The Temple of Augustus and Rome was built between 25 and 20 B.C. following the Roman conquest of central Anatolia and the designation of Ancyra, modern-day Ankara, as the new capital of Galatia. Following the death of Augustus in A.D. 14, the Deeds of the Divine Augustus were inscribed in Latin along the interior walls of the inner portico and in Greek on the columns of an exterior wall on the temple’s inner chamber. While various inscriptions of this work have been found scattered throughout the former Roman Empire, the text at Ankara is the most complete version. The temple was converted into a church in the fifth century. In the fifteenth century it became a madrassa, or an Islamic religious school, and mosque for the Bayrami Sufi sect.
Monument becomes site of innovative materials conservation research
Seismic activity and air pollution have long been responsible for the deterioration of the temple’s stone, including the surfaces containing the Greek and Latin inscriptions. The building was included on the World Monuments Watch in 2002 and 2004 in order to help prevent further damage to its historic fabric. Between 2006 and 2008 funds from the Robert W. Wilson Challenge supported the assessment of stone and marble surface conditions in the building, undertaken by the Turkish Ministry of Culture and Tourism’s General Directorate of Monuments and Museums and the materials conservation division of Middle East Technical University. In 2007 the Kress Foundation’s European Preservation Program funded a round table at the site, which provided experts with the opportunity to discuss the advancements in the control of stone deterioration that were developed at the monument.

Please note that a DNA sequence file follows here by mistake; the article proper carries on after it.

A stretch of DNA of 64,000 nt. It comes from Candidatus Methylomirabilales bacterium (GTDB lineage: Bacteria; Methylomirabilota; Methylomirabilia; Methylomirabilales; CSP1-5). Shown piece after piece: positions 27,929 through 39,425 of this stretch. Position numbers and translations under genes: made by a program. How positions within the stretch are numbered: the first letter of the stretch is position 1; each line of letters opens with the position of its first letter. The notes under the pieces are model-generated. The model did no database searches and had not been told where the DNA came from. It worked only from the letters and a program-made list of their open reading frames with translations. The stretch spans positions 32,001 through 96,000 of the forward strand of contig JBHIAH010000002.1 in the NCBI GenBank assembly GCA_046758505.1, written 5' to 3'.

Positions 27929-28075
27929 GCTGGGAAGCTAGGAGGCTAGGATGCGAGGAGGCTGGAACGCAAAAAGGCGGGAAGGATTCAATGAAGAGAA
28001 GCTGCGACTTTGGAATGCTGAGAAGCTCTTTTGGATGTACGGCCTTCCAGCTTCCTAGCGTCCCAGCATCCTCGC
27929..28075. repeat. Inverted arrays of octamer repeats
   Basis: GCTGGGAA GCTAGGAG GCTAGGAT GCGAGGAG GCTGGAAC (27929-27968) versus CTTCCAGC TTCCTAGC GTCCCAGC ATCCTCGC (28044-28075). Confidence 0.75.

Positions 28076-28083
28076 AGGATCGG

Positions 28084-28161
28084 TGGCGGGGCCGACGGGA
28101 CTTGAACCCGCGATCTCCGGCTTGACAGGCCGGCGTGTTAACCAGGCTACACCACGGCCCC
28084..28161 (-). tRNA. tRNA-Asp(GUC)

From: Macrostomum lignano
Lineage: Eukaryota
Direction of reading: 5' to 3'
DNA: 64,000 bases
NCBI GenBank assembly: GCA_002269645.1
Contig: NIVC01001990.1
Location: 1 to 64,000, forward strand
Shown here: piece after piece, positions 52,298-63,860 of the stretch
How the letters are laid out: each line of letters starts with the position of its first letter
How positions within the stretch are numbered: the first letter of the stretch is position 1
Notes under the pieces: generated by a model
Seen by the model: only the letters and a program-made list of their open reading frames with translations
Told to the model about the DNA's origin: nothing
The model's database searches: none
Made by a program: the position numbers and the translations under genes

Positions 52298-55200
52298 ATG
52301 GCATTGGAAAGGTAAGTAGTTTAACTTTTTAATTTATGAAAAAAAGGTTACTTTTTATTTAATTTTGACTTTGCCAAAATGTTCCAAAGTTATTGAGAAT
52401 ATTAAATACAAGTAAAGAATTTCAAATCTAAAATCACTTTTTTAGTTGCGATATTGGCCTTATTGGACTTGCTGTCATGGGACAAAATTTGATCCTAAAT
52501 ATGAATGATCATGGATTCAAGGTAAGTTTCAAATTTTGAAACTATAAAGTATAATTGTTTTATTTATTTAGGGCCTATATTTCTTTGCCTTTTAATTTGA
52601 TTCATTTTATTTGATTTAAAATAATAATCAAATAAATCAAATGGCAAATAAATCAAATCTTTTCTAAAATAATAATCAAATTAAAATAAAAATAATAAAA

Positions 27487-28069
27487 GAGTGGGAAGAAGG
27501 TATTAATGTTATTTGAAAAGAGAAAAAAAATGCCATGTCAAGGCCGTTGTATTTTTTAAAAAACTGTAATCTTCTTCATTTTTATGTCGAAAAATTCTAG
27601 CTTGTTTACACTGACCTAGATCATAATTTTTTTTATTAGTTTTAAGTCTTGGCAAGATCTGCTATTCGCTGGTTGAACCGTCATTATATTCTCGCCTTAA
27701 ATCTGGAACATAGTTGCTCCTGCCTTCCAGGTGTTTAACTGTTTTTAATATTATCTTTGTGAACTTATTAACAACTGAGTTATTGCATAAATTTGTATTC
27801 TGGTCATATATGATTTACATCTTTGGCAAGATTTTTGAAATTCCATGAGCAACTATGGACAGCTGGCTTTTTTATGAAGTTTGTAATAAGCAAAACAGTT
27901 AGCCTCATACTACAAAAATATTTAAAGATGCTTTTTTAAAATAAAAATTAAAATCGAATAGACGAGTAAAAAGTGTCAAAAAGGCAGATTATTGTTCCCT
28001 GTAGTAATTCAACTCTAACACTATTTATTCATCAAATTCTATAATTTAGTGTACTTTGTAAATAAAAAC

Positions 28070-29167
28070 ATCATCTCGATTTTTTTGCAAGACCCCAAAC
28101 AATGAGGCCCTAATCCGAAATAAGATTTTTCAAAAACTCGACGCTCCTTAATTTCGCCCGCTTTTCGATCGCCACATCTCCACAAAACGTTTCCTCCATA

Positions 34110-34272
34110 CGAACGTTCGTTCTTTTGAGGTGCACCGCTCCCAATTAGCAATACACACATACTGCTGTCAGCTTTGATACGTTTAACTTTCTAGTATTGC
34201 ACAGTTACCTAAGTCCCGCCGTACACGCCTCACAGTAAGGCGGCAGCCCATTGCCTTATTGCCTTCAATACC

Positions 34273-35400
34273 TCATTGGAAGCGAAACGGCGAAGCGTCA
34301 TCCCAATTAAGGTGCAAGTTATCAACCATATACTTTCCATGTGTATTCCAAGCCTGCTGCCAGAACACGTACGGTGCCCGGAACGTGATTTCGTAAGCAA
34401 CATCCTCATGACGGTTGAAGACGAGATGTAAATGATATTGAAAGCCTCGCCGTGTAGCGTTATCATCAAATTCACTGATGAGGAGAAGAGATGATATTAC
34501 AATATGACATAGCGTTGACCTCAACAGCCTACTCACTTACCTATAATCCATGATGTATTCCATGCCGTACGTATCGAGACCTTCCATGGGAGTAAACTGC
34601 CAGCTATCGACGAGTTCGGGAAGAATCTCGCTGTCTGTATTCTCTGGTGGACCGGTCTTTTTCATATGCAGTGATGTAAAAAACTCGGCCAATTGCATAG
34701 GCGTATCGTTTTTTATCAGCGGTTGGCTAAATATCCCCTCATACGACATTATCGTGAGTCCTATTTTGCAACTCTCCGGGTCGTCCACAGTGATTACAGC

In the same year, the Monuments Council for the Temple of Augustus was founded within the Ministry of Culture and Tourism to help protect the building, and in 2008 the Metropolitan Municipality of Ankara produced documentation of the site including measured drawings. In February 2016 the Ministry announced their intention to restore the monument completely.
The Temple of Augustus and Rome is an important vestige of Emperor Augustus’ significance to the Roman Empire. Conservation of the structure will ensure that this enduring testament of Rome’s presence in Anatolia will remain for future generations.